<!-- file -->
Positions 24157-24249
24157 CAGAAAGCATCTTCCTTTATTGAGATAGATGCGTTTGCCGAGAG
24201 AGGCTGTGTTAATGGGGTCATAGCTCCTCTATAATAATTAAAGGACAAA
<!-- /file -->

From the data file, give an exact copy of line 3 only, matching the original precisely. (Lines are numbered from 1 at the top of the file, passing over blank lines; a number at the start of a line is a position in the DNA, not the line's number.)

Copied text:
24201 AGGCTGTGTTAATGGGGTCATAGCTCCTCTATAATAATTAAAGGACAAA